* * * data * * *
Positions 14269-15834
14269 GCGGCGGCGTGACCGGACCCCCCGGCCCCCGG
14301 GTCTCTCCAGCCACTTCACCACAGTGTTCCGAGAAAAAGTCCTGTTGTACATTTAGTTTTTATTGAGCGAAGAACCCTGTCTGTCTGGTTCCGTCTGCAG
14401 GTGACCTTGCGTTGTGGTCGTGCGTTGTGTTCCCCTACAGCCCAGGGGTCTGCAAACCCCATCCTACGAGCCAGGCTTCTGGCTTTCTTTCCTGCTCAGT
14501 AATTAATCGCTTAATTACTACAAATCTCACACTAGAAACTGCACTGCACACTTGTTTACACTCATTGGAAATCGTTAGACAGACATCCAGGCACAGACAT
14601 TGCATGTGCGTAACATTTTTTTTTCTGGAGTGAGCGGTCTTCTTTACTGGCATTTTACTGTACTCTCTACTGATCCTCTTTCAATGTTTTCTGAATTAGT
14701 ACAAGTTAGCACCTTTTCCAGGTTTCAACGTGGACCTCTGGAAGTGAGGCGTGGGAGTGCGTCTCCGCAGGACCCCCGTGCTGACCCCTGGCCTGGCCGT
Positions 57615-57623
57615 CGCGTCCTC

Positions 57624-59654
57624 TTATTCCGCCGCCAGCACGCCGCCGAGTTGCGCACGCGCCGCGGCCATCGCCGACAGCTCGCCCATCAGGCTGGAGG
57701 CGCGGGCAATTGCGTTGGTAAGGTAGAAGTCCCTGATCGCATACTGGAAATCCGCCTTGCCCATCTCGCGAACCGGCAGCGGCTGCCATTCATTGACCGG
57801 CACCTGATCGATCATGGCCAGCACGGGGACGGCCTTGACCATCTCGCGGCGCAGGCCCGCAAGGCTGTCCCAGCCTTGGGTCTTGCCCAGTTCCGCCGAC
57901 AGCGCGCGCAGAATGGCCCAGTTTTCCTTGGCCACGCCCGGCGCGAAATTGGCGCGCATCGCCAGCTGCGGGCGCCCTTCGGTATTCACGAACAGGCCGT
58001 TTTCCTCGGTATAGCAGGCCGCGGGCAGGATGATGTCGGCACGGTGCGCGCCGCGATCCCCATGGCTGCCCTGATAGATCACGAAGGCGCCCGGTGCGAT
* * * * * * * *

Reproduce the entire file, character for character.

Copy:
Positions 14269-15834
14269 GCGGCGGCGTGACCGGACCCCCCGGCCCCCGG
14301 GTCTCTCCAGCCACTTCACCACAGTGTTCCGAGAAAAAGTCCTGTTGTACATTTAGTTTTTATTGAGCGAAGAACCCTGTCTGTCTGGTTCCGTCTGCAG
14401 GTGACCTTGCGTTGTGGTCGTGCGTTGTGTTCCCCTACAGCCCAGGGGTCTGCAAACCCCATCCTACGAGCCAGGCTTCTGGCTTTCTTTCCTGCTCAGT
14501 AATTAATCGCTTAATTACTACAAATCTCACACTAGAAACTGCACTGCACACTTGTTTACACTCATTGGAAATCGTTAGACAGACATCCAGGCACAGACAT
14601 TGCATGTGCGTAACATTTTTTTTTCTGGAGTGAGCGGTCTTCTTTACTGGCATTTTACTGTACTCTCTACTGATCCTCTTTCAATGTTTTCTGAATTAGT
14701 ACAAGTTAGCACCTTTTCCAGGTTTCAACGTGGACCTCTGGAAGTGAGGCGTGGGAGTGCGTCTCCGCAGGACCCCCGTGCTGACCCCTGGCCTGGCCGT
Positions 57615-57623
57615 CGCGTCCTC

Positions 57624-59654
57624 TTATTCCGCCGCCAGCACGCCGCCGAGTTGCGCACGCGCCGCGGCCATCGCCGACAGCTCGCCCATCAGGCTGGAGG
57701 CGCGGGCAATTGCGTTGGTAAGGTAGAAGTCCCTGATCGCATACTGGAAATCCGCCTTGCCCATCTCGCGAACCGGCAGCGGCTGCCATTCATTGACCGG
57801 CACCTGATCGATCATGGCCAGCACGGGGACGGCCTTGACCATCTCGCGGCGCAGGCCCGCAAGGCTGTCCCAGCCTTGGGTCTTGCCCAGTTCCGCCGAC
57901 AGCGCGCGCAGAATGGCCCAGTTTTCCTTGGCCACGCCCGGCGCGAAATTGGCGCGCATCGCCAGCTGCGGGCGCCCTTCGGTATTCACGAACAGGCCGT
58001 TTTCCTCGGTATAGCAGGCCGCGGGCAGGATGATGTCGGCACGGTGCGCGCCGCGATCCCCATGGCTGCCCTGATAGATCACGAAGGCGCCCGGTGCGAT